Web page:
Final Post, From Sandy
Hello Friends and Family,
It’s time to do one final update and draw this blog chapter to a close. When Sarah initially began this blog, she focused on the positive, which I think was a wise thing to do. So that you can understand all that God has done, though, I need to give you what I now know to be an accurate picture of my original situation: I didn’t even know this until fairly recently since John and the kids wanted me to be moving positively toward recovery.
- I was completely paralyzed – both on my right and left side
- I was in a coma-like state for almost a month
- Doctors told John that I might not live (50% of patients in my situation don’t make it to week 4. When I made it to there, my chances started to improve.)
- When it became apparent that I would live, they suggested that he find me a room at a convalescent hospital because that might be all the improvement I would see
- I had four brain surgeries
- I first moved my right hand on December 9th ... about a month into this "adventure."
- I have no memories of anything that occurred between the car ride to the hospital with Jennifer and Christmas Eve.
- My first memory is a sweet one ... a Christmas Eve lessons and carols program that Sarah put together for our family. We sang and read Scriptures by a Christmas tree that Jonathan and Christopher had set up in my hospital room. Little Jonathan (our grandson) crawled on the foot of my bed. Yes - a very, very sweet memory.
- Once I began to "come to," and make sense of my situation, nights were the hardest. I so dreaded those long, somewhat sleepless times without my family around me. I knew they had to get sleep also, but nights were really long, tough times.
- When you have been paralyzed for a while, every joint in your body stiffens and tightens. We are still working to re-establish the range of motion in all of these joints – from my fingers to my vertebrae to my knees and ankles, etc.
- Also, your brain has to relearn how to do things. I have had to think my way through relearning the most simple things ... steps, crawling, sitting, standing, getting in and out of a car, writing, rolling over in bed, and so much more. It really makes me appreciate our complexity – how "fearfully and wonderfully made" we are.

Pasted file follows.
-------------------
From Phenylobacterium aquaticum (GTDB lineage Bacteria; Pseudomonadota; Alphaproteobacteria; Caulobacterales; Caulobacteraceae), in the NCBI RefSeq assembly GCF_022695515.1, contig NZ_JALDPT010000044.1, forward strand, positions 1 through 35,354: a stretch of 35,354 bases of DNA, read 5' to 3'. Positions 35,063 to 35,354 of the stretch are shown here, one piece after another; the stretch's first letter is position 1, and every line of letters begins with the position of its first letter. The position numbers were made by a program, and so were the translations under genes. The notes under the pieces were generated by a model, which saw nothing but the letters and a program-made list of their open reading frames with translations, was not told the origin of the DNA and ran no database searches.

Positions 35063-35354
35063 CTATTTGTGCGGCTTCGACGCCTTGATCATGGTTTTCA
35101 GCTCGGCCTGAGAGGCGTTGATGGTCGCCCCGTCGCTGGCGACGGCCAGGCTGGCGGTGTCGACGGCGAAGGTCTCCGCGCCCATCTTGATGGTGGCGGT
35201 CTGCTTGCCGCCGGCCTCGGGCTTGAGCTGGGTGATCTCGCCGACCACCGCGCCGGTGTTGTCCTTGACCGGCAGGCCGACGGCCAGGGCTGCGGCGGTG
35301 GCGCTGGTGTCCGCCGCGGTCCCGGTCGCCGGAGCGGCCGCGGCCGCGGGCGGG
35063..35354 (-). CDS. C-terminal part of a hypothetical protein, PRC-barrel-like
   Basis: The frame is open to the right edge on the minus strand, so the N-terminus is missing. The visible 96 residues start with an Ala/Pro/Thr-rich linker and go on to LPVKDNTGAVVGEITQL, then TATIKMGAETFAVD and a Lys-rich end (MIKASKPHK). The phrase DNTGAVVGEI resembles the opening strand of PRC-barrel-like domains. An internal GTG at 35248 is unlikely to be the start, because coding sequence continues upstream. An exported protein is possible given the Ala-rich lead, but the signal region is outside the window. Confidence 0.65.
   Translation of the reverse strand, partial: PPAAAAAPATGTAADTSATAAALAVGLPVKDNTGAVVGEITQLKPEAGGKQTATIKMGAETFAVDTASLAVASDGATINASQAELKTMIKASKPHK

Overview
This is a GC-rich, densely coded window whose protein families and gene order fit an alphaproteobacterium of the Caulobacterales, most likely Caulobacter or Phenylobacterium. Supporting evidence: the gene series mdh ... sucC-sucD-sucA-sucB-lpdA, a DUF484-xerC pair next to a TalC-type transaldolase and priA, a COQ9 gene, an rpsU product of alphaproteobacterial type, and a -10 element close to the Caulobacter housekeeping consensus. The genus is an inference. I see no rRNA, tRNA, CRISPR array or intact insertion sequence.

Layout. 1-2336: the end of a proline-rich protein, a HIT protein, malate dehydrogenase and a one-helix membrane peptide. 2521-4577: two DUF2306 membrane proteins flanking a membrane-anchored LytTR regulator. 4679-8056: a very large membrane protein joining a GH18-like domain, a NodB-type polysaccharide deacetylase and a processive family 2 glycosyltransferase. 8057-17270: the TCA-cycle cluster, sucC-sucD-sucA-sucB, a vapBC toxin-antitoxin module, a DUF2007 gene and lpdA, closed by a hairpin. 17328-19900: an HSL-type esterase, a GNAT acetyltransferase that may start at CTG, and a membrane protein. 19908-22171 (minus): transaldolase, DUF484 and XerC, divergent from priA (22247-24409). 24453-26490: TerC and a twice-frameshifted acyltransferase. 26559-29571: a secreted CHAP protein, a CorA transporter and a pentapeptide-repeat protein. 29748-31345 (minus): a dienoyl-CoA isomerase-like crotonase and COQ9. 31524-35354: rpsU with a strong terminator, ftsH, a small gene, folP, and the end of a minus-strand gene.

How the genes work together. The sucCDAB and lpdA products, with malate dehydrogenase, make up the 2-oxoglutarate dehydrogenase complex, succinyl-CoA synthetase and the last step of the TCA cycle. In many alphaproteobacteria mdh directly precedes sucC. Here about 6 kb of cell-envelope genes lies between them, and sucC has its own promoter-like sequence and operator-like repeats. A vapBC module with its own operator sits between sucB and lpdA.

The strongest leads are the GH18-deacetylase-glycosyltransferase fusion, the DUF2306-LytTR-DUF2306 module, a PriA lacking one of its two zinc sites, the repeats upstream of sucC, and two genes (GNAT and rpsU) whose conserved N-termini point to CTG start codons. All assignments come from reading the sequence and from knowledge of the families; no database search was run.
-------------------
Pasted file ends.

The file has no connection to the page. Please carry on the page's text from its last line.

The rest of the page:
When we made our second attempt at coming "home" (to the rental home John secured for us rather than our home on Lazy Dog Road):
- We used a lift to get me from one place to another. John had to get me into a sling, hook up to the lift, then lift and wheel me to a new location and lower me into place. Each step was painful. We had to spend a few minutes ranging my legs before trying to move, in order to reduce the pain.
- It was hard to sit for longer than a few minutes.
- I was extremely uncomfortable in a wheel chair, or in a bed, in fact, most of the time.
- I was taking an amazing number of meds; slowly we sorted them out and reduced the number to the minimum necessary.
- I was able to move my right leg and right arm, but was very weak. I had on negligible movement on my left side at that point.
- My peg tube (through the abdominal wall, directly to my stomach) was still in.
- I was often very confused, especially at the end of the day when tired.
- We were getting up every 45 minutes to one hour during the night to move, reposition, go to the bathroom…all through tremendous pain.
- As I got stronger, we started to do a few manual transfers from chair to wheelchair, or back, using a gait belt.
- I started to move my left arm soon after we got to the La Barr Meadows house.
- Over the next month, I started to move my left foot a few inches.
- We spent our days doing as much therapy as I could stand – about 4-6 hours.
- From what we read or heard, you have to learn to stand before you can walk, so John built a standing frame. I spent as much time standing up in it as I could tolerate.
- With the generous help of my parents, we purchased a used wheelchair van, so that we could get ourselves to the best neuro rehab person around, Carme. It was a brilliant decision.
So, that’s a summary of my "history." Where are we now?
- No more gait belt (affectionately called my "tail"). I wore it around my waist so John could hold on to me and prevent catastrophic falls. My balance now is good enough that I move around on my own.
- I walk mainly with a single prong cane, even in crowded places like church and stores.
- We have moved back to our Lazy Dog house!
- Most folks have a living and dining room in their home. The Palmers have a physical therapy room full of special equipment.
- I am cooking simple meals, and cleaning the kitchen and downstairs of our house.
- I am reading, writing, and typing again.
- I can walk a very short distance without a cane!
- I continue to do lots of therapy each day, but also lots of "life."